Big Hero 6

Forecast: $215 million
Actual: $223 million (est.)
Difference: 4%
Grade: A

It was pretty clear that Big Hero 6 wasn't going to perform like Frozen; it's not exactly easy to replicate a phenomenon like that. This movie felt more like Wreck-It Ralph, albeit with a bit of a bump thanks to the increased value of the Disney Animation brand. That theory turned out to be pretty much on point.

Into the Woods

Forecast: $140 million
Actual: $128 million (est.)
Difference: -9%
Grade: A

Into the Woods
wasn't in the same league as Disney's recent spate of live-action fantasy movies like Maleficent and Oz The Great and Powerful, though it would have been unfair to expect that anyway. If anything, the slight miss here was that Into the Woods wound up on par with Enchanted ($127 million) instead of Les Miserables (2012) ($148.8 million).

Penguins of Madagascar

Prediction: $135 million
Actual: $83 million (est.)
Difference: -39%
Grade: D

The third Madagascar movie earned $216.4 million at the domestic box office back in 2012; five months ago, it was tough to fathom that its spin-off, Penguins of Madagascar, would gross a dollar less than $100 million. Even more shocking is the fact that Penguins is ending its run essentially tied with Turbo, which was a huge misfire last Summer. At least Penguins saved some face overseas, where its earned over $282 million.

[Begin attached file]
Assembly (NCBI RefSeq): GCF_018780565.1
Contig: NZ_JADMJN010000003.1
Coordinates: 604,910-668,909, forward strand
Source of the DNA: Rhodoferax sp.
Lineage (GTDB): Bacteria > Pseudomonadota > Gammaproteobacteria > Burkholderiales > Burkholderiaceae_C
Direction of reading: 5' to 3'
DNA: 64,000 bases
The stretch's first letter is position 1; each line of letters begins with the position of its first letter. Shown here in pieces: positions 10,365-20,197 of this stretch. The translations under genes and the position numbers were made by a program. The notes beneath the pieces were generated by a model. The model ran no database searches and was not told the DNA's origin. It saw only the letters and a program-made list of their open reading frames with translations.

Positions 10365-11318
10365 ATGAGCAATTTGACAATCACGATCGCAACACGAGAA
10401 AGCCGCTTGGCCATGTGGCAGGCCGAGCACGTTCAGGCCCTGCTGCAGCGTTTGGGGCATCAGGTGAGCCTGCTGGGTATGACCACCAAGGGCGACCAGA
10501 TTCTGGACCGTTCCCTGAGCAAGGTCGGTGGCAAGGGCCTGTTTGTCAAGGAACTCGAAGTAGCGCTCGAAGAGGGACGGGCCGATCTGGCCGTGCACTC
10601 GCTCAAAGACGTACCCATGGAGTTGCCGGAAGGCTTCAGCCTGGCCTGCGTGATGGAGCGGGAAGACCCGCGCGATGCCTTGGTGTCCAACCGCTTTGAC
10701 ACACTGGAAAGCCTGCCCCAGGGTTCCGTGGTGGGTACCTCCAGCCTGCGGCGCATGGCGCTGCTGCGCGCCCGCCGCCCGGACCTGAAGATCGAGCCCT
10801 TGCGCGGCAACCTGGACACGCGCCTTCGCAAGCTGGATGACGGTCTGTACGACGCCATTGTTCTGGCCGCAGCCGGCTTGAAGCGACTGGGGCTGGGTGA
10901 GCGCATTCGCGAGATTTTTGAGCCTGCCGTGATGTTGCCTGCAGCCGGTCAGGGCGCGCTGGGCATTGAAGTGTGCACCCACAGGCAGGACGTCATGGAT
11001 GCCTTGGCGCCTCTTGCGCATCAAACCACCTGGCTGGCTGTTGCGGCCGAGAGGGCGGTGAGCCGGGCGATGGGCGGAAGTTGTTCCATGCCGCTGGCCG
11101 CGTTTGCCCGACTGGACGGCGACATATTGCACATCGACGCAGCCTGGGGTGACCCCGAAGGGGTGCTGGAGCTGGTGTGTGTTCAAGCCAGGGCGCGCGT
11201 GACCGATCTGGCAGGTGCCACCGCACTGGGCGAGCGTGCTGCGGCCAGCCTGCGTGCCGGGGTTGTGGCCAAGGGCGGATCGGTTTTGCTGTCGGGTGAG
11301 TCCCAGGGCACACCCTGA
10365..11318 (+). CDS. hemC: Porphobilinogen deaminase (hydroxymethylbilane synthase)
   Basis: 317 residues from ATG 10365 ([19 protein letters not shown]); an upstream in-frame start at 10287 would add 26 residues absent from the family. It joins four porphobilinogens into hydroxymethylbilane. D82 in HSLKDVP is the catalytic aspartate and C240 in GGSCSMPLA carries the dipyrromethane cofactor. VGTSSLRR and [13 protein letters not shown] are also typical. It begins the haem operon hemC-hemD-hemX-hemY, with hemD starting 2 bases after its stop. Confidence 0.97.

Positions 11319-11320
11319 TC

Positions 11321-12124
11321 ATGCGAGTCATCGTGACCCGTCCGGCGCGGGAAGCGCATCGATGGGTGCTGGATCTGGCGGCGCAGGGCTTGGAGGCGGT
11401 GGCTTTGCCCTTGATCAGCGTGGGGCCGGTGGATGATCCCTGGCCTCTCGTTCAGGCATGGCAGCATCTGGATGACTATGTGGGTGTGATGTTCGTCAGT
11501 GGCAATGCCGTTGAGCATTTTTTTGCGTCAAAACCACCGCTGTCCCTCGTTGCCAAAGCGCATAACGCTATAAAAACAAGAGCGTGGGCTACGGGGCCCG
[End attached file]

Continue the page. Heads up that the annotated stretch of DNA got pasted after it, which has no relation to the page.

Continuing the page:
Exodus: Gods and Kings

Prediction: $130 million
Actual: $65 million
Difference: -50%
Grade: F

In hindsight, it was probably unreasonable to expect Exodus: Gods and Kings to earn much more than fellow Old Testament movie Noah ($101.2 million). Still, it's pretty stunning that the big-budget Ridley Scott epic closed below past December bombs like Eragon ($75 million) and The Golden Compass ($70.1 million).

Night at the Museum: Secret of the Tomb

Prediction $120 million
Actual: $113 million (est.)
Difference: -6%
Grade: A

This prediction was pretty much on the nose. While the third installment of the Night at the Museum trilogy did take a huge dive from the previous outing (down 36 percent), there was still enough interest among family moviegoers around the holidays to propel this past $100 million.

Unbroken

Prediction: $105 million
Actual: $116 million (est.)
Difference: 10.5%
Grade: B